The Demon of Nonanalogy
I’ve been reading Henry Kamen’s sweeping history Empire: How Spain Became a World Power with the reverb on, even though I’m aware that the echoes of the present I detects in the adventures of the Prudent King are largely a literary effect. Agreeing with Hegel that no nation ever learned a thing from the past, I don’t buy the idea that history is philosophy teaching by example. Mostly we discover similarities between one situation and other because the historian has hidden them there like Easter eggs. The Spaniards had an empire once, and we’ve got one now; but the meaning, indeed, the reality of empire is totally different 400 years later. On the other hand, if positive metaphors such as “America is like Hapsburg Spain” are literally false, negative metaphors such as “America is not like Hapsburg Spain” are literally true; and the reasons America is not like Hapsburg Spain can be highly illuminating and perhaps even useful in thinking about current policy issues. One example:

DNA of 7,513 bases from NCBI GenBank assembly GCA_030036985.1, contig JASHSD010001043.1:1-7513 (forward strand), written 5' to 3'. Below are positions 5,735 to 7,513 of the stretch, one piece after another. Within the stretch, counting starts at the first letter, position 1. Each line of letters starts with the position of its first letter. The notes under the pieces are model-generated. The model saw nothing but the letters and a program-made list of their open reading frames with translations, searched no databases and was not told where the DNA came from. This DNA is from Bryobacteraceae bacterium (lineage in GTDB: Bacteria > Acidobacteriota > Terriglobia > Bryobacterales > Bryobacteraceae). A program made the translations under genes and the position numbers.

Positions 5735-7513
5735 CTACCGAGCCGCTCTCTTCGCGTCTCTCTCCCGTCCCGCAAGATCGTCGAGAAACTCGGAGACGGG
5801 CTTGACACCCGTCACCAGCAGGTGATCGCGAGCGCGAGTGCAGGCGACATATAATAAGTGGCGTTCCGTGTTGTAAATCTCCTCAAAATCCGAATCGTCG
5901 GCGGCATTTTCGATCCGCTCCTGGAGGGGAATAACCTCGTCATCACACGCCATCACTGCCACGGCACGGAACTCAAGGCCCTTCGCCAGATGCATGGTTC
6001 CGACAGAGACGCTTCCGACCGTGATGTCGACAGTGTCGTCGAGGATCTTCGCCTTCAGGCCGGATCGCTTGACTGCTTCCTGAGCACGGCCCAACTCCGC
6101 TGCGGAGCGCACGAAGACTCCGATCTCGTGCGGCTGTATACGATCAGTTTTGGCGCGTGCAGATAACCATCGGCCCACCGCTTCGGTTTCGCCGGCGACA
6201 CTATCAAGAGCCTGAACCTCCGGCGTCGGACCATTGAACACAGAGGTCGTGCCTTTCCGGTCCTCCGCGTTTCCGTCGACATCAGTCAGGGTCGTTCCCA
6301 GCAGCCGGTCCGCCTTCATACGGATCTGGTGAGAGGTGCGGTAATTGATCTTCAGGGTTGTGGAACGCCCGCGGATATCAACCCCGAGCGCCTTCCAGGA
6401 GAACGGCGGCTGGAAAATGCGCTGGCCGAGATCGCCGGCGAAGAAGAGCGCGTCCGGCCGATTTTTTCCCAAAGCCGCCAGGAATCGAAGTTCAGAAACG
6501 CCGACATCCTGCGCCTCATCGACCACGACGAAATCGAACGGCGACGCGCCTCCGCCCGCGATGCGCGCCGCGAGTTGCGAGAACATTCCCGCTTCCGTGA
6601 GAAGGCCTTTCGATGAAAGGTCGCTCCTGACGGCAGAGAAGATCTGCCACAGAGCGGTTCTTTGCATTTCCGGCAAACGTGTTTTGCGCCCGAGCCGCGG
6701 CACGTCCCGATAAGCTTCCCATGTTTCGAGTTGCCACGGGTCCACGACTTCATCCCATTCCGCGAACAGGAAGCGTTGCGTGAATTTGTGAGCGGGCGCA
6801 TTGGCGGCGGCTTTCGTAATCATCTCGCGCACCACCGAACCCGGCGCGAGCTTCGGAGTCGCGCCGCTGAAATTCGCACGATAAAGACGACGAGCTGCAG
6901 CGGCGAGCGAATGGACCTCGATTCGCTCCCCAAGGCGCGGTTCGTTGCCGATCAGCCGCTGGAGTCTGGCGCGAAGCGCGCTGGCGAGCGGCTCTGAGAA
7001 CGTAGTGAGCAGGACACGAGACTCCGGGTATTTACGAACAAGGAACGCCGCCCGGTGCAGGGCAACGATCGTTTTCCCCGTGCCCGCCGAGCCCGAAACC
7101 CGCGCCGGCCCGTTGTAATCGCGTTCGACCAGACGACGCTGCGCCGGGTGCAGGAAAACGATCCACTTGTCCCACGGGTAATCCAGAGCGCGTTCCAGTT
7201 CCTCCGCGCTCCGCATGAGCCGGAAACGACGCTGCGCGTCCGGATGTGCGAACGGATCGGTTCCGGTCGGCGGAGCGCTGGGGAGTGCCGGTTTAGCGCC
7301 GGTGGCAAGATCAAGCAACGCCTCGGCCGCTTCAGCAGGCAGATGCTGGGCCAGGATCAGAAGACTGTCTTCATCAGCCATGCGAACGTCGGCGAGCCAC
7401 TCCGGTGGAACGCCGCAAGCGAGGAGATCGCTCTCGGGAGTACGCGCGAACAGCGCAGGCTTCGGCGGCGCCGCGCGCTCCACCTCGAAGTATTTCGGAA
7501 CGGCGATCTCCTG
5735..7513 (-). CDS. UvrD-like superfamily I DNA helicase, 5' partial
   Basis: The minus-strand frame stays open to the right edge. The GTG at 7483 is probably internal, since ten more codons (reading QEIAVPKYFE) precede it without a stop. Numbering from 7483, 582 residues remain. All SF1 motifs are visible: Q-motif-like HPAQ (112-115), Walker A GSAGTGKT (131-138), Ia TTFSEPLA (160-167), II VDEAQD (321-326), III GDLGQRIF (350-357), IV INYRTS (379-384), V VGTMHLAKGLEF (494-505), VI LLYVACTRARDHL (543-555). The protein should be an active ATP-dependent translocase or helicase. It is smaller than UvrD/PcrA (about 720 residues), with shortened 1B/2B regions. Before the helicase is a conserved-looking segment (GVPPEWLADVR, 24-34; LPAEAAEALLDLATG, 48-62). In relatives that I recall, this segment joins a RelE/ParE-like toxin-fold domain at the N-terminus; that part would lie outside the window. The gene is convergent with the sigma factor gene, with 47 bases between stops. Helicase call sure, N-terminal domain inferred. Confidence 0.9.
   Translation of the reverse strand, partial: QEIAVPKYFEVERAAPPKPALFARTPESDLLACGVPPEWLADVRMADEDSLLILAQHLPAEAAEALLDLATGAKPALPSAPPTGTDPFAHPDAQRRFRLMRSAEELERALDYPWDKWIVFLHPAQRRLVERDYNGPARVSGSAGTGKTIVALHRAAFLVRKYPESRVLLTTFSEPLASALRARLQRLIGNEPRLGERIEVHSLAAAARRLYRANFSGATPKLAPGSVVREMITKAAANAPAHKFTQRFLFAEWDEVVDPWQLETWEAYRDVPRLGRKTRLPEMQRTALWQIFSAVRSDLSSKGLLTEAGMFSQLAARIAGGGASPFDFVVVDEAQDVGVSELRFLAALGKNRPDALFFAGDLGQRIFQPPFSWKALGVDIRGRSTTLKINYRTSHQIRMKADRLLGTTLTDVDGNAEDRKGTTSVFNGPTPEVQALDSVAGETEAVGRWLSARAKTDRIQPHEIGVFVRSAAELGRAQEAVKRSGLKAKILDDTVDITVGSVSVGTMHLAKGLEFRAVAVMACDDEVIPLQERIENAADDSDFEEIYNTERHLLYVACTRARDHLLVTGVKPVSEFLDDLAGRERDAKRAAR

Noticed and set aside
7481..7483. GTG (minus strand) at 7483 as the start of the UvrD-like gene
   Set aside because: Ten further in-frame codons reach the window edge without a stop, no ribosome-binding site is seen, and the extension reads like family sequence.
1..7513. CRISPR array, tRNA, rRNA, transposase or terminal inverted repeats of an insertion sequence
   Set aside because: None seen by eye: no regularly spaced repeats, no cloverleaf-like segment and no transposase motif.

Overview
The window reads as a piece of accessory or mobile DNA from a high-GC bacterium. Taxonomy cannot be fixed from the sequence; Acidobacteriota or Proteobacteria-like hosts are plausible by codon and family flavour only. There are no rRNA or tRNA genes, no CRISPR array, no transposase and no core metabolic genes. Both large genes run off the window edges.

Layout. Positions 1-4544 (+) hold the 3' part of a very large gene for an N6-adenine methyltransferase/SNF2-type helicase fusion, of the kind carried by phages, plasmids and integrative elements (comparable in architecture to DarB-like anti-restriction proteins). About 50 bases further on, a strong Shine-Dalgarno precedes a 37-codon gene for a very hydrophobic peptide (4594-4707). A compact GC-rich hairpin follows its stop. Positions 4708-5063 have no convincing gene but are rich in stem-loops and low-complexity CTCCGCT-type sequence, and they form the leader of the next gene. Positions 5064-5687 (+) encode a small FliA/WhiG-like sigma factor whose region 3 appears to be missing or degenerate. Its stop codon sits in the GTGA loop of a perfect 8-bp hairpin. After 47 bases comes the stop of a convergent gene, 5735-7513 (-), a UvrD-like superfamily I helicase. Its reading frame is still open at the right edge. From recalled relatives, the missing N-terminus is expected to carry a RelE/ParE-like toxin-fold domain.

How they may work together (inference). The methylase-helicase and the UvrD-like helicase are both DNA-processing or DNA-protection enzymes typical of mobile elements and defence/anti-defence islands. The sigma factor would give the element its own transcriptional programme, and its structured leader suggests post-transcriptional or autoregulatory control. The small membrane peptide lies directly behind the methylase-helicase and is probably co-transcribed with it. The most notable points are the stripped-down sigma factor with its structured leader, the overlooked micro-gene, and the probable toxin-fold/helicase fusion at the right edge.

Although the Hapsburg’s pioneered many of the techniques of modern administration—whatever else he was, Philip II was a tireless bureaucrat—the Spanish empire of the 16th and 17th Centuries was an astonishingly ramshackle structure that exerted only the most tenuous control over its immense domain. After absorbing Portugal and its dominions, the empire comprised all of the Iberian peninsula; the southern Netherlands; various principalities in what is now eastern France; many parts of Italy, including Milan, Naples, Sardinia, and Sicily; various enclaves on the North African shore; forts and trading stations in West Africa, the Azores and Canary Islands, all of the New World south of Florida, the Philippines; the Spice Islands; Malacca; Ceylon; and bits and pieces of India—a list comparable in scope and heterogeneity to the foreign deployment of American military personnel charted in Chalmers Johnson’s Sorrows of Empire. But we’ve got spy satellites, computers, cell phones, and drone surveillance aircraft armed with rockets to keep our imperium under the thumb. They had memos written in long hand, warships propelled by oars, and Jesuits. Moral issues aside—and I’m far more inclined to buy into the Black Legend version of Spanish history than Kamen—Philip’s empire just didn’t have the technical means to dominate its subjects on a modern scale. An empire with Xerox machines and security cameras is potentially a far worse threat to human freedom.